Lately, I was reading about sleep, so I thought why not to Post something about it as well. So, here I’m with another doctoricious post!
About sleep, Allah subhanahu wa ta’ala mentioned in the Holy Quran that “Among His signs is sleep” (30:23) and “and made your sleep for rest” (78:9).
Essentially, sleep is important to the body functioning, promoting bodily rest and rejuvenation in the neurons and other cells that are replaced or repaired during times of sleep. Sleep has also been proposed to conserve energy, detoxify the brain, control thermoregulation within the brain, and consolidate the memory.
While sleeping, a person goes through stages of two types of sleep that alternate with each other. They are called
(1) slow-wave sleep, in which the brain waves are strong and of low frequency, and
(2) rapid eye movement sleep (REM sleep), in which the eyes undergo rapid movements despite the fact that the person is still asleep.
Most part of the sleep is of slow-wave variety; which is deep, restful sleep and is experienced by a person during the first hour of sleep REM sleep, on the other hand, occurs in episodes that occupy about 25% of the sleep time in young adults; each episode normally recurs about every 90 minutes. This type of sleep is not so restful, and it is usually associated with vivid dreaming.
Further divided into four stages.
Stage one: Light Sleep
During the first stage of sleep, we’re half awake and half asleep. Our muscle activity slows down and slight twitching may occur. This is a period of light sleep, meaning we can be awakened easily at this stage.
Stage two: True Sleep
Within ten minutes of light sleep, we enter stage two, which lasts around 20 minutes. The breathing pattern and heart rate start to slow down. This period accounts for the largest part of human sleep.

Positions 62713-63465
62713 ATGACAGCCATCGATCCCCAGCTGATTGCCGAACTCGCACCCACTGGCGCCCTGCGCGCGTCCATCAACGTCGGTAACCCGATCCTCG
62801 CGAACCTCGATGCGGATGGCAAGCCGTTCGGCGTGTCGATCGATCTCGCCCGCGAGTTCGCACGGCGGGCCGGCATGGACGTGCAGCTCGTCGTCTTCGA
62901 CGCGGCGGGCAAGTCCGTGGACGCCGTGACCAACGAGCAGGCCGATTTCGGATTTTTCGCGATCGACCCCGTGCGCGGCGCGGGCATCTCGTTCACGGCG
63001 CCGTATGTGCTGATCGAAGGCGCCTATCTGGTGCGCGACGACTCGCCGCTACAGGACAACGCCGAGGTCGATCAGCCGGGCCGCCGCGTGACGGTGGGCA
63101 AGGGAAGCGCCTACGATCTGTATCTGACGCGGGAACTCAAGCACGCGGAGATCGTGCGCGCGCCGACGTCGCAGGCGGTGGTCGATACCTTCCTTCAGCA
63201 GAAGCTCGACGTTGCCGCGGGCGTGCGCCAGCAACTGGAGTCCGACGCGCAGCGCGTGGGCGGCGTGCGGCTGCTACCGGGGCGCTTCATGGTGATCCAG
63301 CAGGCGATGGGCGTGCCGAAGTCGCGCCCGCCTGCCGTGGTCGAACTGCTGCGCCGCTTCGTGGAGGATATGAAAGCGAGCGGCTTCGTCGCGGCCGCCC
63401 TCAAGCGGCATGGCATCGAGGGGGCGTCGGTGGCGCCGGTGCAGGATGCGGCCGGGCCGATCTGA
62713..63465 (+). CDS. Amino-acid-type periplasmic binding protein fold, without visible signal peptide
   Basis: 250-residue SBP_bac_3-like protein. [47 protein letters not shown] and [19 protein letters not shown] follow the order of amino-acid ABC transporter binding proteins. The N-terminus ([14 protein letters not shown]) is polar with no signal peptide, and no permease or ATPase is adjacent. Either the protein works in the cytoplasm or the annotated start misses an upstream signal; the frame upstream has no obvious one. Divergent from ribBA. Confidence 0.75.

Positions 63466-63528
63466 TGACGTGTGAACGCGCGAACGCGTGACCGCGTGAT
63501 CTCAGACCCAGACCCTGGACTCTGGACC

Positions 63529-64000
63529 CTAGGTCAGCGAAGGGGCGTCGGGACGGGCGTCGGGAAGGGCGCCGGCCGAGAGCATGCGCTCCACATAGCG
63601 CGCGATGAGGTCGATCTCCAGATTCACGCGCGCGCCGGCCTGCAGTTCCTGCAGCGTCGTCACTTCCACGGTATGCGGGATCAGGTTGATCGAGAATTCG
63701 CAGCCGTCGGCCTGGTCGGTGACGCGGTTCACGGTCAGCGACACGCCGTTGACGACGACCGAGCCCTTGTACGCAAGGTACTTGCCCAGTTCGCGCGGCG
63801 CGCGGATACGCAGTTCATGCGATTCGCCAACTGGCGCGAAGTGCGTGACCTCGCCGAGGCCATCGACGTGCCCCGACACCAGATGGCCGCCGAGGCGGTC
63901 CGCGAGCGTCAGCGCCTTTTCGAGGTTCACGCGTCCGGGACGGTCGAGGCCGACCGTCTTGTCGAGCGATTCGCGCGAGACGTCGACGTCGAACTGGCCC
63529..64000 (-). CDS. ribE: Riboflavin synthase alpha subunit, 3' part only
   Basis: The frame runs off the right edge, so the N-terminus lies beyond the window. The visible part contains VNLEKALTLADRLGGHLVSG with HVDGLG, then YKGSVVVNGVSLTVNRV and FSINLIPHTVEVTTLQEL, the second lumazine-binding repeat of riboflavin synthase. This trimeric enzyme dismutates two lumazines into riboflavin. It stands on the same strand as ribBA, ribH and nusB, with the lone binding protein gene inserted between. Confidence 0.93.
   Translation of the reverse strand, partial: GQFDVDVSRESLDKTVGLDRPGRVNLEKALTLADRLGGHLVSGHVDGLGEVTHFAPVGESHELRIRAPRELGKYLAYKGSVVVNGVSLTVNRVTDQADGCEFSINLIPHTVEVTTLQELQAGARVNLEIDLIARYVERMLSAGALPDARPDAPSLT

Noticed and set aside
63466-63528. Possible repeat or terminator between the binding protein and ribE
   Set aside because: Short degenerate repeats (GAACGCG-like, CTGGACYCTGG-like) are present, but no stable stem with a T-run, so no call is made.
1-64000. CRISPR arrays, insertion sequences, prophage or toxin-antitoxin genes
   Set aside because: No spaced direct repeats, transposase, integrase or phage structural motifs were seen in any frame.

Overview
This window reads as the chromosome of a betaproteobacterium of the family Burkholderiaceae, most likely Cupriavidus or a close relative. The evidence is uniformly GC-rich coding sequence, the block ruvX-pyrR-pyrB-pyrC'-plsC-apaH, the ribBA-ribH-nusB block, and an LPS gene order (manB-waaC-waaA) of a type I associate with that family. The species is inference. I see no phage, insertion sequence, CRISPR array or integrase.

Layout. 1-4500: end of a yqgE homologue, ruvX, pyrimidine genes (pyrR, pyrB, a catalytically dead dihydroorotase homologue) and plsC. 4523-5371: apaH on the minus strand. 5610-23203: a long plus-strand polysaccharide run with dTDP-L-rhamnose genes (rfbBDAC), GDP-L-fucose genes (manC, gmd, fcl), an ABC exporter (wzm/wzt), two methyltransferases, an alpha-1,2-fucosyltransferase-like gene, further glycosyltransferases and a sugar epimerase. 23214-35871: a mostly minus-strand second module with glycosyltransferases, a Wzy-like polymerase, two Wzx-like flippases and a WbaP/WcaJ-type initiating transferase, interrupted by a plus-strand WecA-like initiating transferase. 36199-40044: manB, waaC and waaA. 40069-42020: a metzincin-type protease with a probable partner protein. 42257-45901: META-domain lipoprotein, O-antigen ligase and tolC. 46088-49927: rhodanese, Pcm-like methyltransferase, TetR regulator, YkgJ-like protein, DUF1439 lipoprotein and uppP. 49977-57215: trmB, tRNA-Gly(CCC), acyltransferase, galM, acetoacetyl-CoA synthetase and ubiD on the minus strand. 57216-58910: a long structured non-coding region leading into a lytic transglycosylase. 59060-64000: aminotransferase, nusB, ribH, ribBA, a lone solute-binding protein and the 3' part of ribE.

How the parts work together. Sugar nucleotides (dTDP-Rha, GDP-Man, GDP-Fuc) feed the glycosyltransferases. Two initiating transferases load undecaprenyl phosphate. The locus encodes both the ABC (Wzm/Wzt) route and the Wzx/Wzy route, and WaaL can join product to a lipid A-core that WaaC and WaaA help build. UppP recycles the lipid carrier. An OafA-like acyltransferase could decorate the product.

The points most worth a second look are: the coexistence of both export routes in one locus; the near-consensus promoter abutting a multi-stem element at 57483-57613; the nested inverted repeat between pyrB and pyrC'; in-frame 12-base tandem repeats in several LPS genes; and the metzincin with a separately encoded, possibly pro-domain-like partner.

Stages three and four: Deep Sleep
During stage three, the brain begins to produce delta waves, a type of wave that is large (high amplitude) and slow (low frequency). Breathing and heart rate are at their lowest levels.
Stage four is characterised by rhythmic breathing and limited muscle activity.
Bouts of REM sleep lasting 5 to 30 minutes usually appear on the average every 90 minutes. When the person is extremely sleepy, each bout of REM sleep is short and may even be absent. Conversely, as the person becomes more rested through the night, the durations of the REM bouts increase.
Although we are not conscious, the brain is very active – often more so than when we are awake. This is the period when most dreams occur. Our eyes dart around (hence the name), our breathing rate and blood pressure rise. However, our bodies are effectively paralysed, said to be nature’s way of preventing us from acting out our dreams.
After REM sleep, the whole cycle begins again.
- Inactive theory: suggest that inactivity at night is protective to harm to the animals from the predators, also called adaptive/evolutionay theory
- Energy Conservative theory: suggests that the primary function of sleep is to reduce an individual’s energy demand and expenditure during part of the day or night, especially at times when it is least efficient to search for food.
- Restorative theory: suggests that sleep in some way serves to “restore” what is lost in the body while we are awake. Sleep provides an opportunity for the body to repair and rejuvenate itself.
- Brain plasticity theory: suggests that sleep is correlated to changes in the structure and organization of the brain – phenomenon known as plasticity.
- Consolidation of memory: episodic memory is converted into long term memory.
- Previously, its thought that sleep is a time when your body and brain shut down for rest and relaxation but we know that in REM sleep brain is highly active, secretion of some hormones and memory is also consolidated, besides, brain is the regulatory organ which is never completely shut down!
- Also its thought that Nap is a waste of time but researches reveals they can be restorative and help counter some of the impaired performances during the day.